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Foreign Direct Investment and Growth in Fragile and Conflict-Affected Countries: The Role of Peacekeeping and Natural Resources

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This study assesses the relationships between foreign direct investment (FDI), growth, natural resources, and UN peacekeeping operations (PKOs) in fragile and conflict-affected countries (FCAs). An unbalanced panel-dataset on conflict and peacekeeping covering 127 countries from 1989-2018 was created to estimate how FDI and growth are associated with periods of peace, conflict, and post-conflict, including the significance of having a PKO in the last. Main findings are:

  • In 2018 all but two of the top 32 FCAs were either low income (LIC) or lower-middle income (LMIC) countries, and two-thirds could be categorized as resource dependent (RD). As a share of total LIC and LMIC, they accounted for 40% of countries, one-third of population, little more than 20% of GDP, and received about 20% of FDI.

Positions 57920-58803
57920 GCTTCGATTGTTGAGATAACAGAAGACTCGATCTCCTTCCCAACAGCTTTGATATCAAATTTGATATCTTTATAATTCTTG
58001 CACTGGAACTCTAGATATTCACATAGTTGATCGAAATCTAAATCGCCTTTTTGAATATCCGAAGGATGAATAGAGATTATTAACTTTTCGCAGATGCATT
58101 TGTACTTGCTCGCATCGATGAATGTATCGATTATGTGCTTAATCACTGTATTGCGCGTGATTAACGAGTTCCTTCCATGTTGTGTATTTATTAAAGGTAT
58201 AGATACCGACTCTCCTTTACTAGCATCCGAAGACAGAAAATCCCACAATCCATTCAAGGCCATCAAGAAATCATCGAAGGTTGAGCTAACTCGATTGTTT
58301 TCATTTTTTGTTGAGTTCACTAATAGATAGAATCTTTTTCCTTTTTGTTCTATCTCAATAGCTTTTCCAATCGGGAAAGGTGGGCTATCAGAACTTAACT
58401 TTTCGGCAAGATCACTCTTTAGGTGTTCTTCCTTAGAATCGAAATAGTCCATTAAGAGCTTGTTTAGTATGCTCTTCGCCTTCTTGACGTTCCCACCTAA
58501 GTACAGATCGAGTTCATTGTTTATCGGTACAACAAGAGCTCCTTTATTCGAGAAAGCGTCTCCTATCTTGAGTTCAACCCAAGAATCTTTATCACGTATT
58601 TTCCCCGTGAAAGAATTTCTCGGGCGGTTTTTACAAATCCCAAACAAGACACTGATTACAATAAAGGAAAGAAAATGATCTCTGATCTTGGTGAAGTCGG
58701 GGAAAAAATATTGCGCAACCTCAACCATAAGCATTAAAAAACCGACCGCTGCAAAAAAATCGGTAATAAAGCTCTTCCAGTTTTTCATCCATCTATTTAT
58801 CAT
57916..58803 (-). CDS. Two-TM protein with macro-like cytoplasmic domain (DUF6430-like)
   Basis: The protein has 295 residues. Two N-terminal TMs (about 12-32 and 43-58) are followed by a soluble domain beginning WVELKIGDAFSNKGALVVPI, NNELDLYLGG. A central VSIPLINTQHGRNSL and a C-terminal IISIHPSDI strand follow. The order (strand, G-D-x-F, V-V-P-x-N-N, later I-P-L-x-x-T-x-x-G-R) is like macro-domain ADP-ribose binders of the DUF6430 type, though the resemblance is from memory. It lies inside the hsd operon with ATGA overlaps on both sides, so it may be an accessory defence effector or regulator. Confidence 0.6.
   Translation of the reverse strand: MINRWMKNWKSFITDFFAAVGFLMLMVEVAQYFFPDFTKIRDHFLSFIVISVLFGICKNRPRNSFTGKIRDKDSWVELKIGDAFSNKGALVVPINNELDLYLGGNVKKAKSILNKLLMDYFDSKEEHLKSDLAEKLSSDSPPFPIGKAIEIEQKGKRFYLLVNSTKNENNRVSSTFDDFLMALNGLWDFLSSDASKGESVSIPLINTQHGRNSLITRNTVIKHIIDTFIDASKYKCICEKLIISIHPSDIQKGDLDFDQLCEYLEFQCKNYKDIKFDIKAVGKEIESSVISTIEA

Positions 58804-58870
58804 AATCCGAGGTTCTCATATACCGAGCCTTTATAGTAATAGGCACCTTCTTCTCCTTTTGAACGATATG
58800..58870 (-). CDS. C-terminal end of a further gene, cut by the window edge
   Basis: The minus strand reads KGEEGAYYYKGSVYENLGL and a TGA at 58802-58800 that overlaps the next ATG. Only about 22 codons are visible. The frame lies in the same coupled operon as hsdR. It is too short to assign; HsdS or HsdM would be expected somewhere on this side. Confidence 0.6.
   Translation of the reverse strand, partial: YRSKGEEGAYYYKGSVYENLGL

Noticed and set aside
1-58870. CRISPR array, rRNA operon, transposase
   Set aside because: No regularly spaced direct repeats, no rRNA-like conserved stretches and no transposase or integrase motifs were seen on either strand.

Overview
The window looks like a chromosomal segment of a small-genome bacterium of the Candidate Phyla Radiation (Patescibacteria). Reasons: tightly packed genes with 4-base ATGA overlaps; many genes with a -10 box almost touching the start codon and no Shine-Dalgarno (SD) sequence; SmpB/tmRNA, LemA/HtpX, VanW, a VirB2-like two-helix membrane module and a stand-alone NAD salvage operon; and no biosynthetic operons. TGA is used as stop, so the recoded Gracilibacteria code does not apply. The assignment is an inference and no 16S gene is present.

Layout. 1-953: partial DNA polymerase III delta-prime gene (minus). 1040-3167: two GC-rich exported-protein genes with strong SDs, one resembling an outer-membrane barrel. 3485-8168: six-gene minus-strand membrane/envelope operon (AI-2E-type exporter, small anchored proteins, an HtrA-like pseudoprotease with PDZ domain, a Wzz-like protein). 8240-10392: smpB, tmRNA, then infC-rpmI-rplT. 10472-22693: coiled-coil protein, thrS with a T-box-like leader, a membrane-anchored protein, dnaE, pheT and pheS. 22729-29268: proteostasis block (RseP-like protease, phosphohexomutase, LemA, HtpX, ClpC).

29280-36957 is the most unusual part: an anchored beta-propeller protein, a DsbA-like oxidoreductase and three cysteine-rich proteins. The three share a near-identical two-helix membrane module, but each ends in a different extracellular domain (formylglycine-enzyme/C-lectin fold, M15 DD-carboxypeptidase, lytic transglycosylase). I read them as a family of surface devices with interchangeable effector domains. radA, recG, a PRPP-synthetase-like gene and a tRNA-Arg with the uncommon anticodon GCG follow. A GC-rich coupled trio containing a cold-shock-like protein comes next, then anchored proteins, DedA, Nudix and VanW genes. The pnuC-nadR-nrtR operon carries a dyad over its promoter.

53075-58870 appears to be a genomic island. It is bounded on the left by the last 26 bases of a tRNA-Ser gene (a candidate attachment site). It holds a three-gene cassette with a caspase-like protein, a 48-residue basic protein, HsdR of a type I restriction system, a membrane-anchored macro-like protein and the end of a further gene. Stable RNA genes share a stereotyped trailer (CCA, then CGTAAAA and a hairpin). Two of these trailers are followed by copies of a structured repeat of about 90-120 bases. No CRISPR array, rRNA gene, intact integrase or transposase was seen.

• The group of countries that can be categorized as both FCA and RD receive the highest ratios of FDI-to-GDP averaging 5.6% per annum (2006-2018), whereas the group of non-RD FCAs has not attracted even 2%.

  • Post-conflict periods without a PKO are not associated with recovery (higher than peacetime) rates of FDI nor economic growth, whereas periods coinciding with a PKO presence have higher FDI-to-GDP of close to 2 percentage points, and with so-called transformative PKOs a higher real GDP growth of more than 4 percentage points. Results also provide some tentative evidence that transformative PKOs and PKOs in resource-dependent economies are more effective in facilitating recovery rates of FDI and growth.

In conclusion, the study finds that fragility is not a major deterrent of resource-seeking FDI, largely explained by its set of unique investment determinants. Furthermore, that peacekeeping and natural resources are important overlooked factors in understanding the large country heterogeneity regarding the economic impact of conflicts and post-conflict economic recovery, and that peacekeeping could be an important measure in closing conflict-attributable GDP losses.